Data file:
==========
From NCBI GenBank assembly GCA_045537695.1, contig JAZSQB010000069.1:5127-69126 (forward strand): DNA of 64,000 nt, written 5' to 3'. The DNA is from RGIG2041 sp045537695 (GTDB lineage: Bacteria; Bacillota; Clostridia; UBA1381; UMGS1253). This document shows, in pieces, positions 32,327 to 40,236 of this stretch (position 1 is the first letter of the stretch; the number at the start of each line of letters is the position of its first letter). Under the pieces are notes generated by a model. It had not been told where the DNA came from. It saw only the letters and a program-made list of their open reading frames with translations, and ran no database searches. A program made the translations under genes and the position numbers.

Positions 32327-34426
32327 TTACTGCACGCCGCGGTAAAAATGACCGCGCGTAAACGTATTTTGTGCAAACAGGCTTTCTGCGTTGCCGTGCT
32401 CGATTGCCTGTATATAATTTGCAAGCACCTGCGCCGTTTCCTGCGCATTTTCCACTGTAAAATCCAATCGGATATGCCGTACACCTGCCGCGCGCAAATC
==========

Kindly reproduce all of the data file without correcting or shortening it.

From NCBI GenBank assembly GCA_045537695.1, contig JAZSQB010000069.1:5127-69126 (forward strand): DNA of 64,000 nt, written 5' to 3'. The DNA is from RGIG2041 sp045537695 (GTDB lineage: Bacteria; Bacillota; Clostridia; UBA1381; UMGS1253). This document shows, in pieces, positions 32,327 to 40,236 of this stretch (position 1 is the first letter of the stretch; the number at the start of each line of letters is the position of its first letter). Under the pieces are notes generated by a model. It had not been told where the DNA came from. It saw only the letters and a program-made list of their open reading frames with translations, and ran no database searches. A program made the translations under genes and the position numbers.

Positions 32327-34426
32327 TTACTGCACGCCGCGGTAAAAATGACCGCGCGTAAACGTATTTTGTGCAAACAGGCTTTCTGCGTTGCCGTGCT
32401 CGATTGCCTGTATATAATTTGCAAGCACCTGCGCCGTTTCCTGCGCATTTTCCACTGTAAAATCCAATCGGATATGCCGTACACCTGCCGCGCGCAAATC